Imagine how life for influencers on Instagram would change when no one but you can see how many followers or likes you have.
Screenshots shared by researcher Jane Manchun Wong on Twitter show internal development that Instagram may be considering shaking things up on its social media platform so that posts no longer show exactly how many people have liked it. Concealing the likes would give users the ability to value quality over quantity, however Instagram has also confirmed with TechCrunch that the groundbreaking design is being experimented on and not available to the public yet.
“We want your followers to focus on what you share, not how many likes your posts get,” Instagram says in an in-app message explaining the change. “During this test, only the person who shared a post will see the total number of likes it gets.”
Typically, Instagram shows likes by number, username and by others under a post, which makes it easy to see how many people have liked a photo. However, the new system does away with the number, showing liked by username and others instead. Back in 2016, Instagram cofounder Kevin Systrom said that one of the reasons they created Instagram Stories was to get away from the pressure of like counts, and this could be the next stage in evolution toward a kinder, gentler Instagram.
Removing likes from social media
So far the news has been drawing mixed responses, with some Twitter users expressing relief about not having to curate their feed for likes, while others are concerned about the sustainability of influencer business models that relies on post likes and engagement. While liking an image may seem harmless — and is designed to seem so — whenever a user presses a “like” button, that information is used by advertisers to compile information about the user, most times without their knowledge.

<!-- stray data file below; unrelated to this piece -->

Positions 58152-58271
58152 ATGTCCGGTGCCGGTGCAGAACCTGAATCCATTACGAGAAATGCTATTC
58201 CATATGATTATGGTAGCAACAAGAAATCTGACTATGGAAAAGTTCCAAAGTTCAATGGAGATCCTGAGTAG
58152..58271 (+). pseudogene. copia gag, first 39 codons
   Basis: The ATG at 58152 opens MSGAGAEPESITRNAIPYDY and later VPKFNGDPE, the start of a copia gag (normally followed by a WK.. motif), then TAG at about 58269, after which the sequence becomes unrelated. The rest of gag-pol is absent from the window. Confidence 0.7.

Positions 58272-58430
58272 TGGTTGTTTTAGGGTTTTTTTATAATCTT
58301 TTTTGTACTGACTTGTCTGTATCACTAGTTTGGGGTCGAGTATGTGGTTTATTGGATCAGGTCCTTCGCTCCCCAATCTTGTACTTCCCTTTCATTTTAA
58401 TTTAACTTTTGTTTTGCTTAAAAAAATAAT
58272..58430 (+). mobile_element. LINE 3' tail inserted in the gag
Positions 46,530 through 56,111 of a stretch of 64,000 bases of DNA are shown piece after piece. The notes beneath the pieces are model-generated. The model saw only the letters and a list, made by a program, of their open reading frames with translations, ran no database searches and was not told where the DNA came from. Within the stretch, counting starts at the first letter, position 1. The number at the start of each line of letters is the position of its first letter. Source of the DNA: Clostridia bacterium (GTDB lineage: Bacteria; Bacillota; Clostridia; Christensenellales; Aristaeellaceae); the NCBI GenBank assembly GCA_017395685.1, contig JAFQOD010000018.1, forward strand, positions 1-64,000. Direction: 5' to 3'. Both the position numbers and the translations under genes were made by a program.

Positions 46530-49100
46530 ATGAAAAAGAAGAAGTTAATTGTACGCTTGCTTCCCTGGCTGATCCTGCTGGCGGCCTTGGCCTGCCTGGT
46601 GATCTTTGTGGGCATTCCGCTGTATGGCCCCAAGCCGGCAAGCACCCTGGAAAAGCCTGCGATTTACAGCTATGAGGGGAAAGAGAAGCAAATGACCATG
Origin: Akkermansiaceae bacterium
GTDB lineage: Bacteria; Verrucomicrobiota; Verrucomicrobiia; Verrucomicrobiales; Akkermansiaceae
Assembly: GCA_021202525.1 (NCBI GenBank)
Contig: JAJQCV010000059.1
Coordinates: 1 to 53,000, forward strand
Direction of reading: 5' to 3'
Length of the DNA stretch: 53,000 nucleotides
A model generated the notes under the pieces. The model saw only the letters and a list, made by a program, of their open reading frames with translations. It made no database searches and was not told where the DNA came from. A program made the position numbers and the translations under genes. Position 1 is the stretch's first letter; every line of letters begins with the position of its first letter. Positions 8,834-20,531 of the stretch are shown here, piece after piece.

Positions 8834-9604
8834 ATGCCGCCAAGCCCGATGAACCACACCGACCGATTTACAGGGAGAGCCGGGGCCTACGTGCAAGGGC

Should it take effect, the new feature would be a first step by social media platforms to address the very pressing mental health issues resulting from constantly comparing yourself with others’ carefully curated feeds. Narcissism, envy, and low self-image can all stem from staring at like counts, which are a constant reminder of the status hierarchies that have emerged from social networks.
Last month, Twitter began testing a design that hides retweet counts behind an extra tap to similarly discourage competition. However, Snapchat has never shown like counts or even follower counts for that matter, which has made it feel less stressful but also less useful for influencers.
In the end, do you think removing likes from Instagram will it spell the ending for some influencer careers?